A US District Judge has rejected an agreement between Google and some members of the book industry. If the deal had been accepted Google would have put millions of additional books online, in most cases, without the author’s permission.
Judge Denny Chin, in his opinion, wrote: “While the digitization of books and the creation of a universal digital library would benefit many, the ASA would simply go too far.”
He went on to state: “In the end, I conclude that the ASA is not fair, adequate, and reasonable. As the United States Department of Justice and other objectors have noted, many of the concerns raised in the objections would be ameliorated if the ASA were converted from an ‘opt-out’ settlement to an ‘opt-in’ settlement.”
In addition to the Department of Justice, critics of the settlement have included SFWA, Amazon. Microsoft, Sony, the National Writers Union, the American Society of Journalists and Authors, and The Electronic Freedom Foundation.
John Scalzi, President of SFWA had this to say: “SFWA has consistently maintained the proposed settlement was not in best interests of our members, or for working writers. We are pleased to see Judge Chin agreeing with us, and hope future developments give the rights of authors more complete consideration.”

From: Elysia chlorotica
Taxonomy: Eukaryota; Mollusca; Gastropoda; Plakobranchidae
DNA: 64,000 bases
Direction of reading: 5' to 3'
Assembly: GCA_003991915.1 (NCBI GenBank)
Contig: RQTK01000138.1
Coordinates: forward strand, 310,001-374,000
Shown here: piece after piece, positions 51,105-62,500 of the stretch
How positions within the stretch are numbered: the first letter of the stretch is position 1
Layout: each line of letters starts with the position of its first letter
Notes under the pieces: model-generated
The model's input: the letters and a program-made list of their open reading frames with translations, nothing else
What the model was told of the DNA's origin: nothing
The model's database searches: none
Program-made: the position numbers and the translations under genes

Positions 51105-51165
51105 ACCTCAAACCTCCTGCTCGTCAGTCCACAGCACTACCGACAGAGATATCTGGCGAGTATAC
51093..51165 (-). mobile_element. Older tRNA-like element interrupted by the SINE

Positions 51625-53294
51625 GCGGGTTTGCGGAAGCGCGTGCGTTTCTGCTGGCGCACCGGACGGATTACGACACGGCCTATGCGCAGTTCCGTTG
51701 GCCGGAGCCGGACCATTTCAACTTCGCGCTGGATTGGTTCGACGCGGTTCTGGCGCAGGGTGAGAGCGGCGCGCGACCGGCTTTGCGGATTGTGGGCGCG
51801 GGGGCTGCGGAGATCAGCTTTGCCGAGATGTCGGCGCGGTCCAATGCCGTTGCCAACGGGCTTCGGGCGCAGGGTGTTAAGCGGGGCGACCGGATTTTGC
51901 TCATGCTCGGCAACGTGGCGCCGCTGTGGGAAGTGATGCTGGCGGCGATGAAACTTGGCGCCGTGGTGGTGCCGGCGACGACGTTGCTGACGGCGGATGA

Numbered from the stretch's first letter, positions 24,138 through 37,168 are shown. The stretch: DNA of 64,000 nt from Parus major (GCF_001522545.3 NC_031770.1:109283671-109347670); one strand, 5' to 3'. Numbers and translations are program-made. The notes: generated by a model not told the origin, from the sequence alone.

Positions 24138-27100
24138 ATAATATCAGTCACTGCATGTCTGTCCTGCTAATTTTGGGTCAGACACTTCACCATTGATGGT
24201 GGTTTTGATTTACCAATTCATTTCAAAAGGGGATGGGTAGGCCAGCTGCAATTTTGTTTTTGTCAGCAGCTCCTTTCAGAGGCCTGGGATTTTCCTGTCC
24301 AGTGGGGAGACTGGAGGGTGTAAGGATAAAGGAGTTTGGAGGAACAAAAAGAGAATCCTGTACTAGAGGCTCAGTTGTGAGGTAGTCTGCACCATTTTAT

Michael Capobianco, who has been SFWA’s voice in the hearings, also commented on the ruling. “This is a victory for authors everywhere who depend on copyright, and particularly for those authors and their heirs who were inappropriately labeled “orphans.” It’s gratifying to see so many of the objections raised by Science Fiction and Fantasy Writers of America repeated in the judge’s ruling. From the beginning, we’ve said that the settlement should be opt in rather than opt out, and Judge Chin has now said the same thing. We encourage the parties to pursue this option, which would allow rightsholders to choose to participate in Google’s publishing program in the same way they decide whether to license their work to any other publisher.”
Google’s managing counsel, Hillary Ware, expressed disappointment but said the company would review the court’s decision and consider its options. She went on to say, “Regardless of the outcome, we’ll continue to work to make more of the world’s books discoverable online through Google Books and Google eBooks.”
The book industry now has to decide what to do next, but as Paul Aiken, executive director of the Authors Guild, noted, “The judge did expressly leave the door open for a revised settlement.”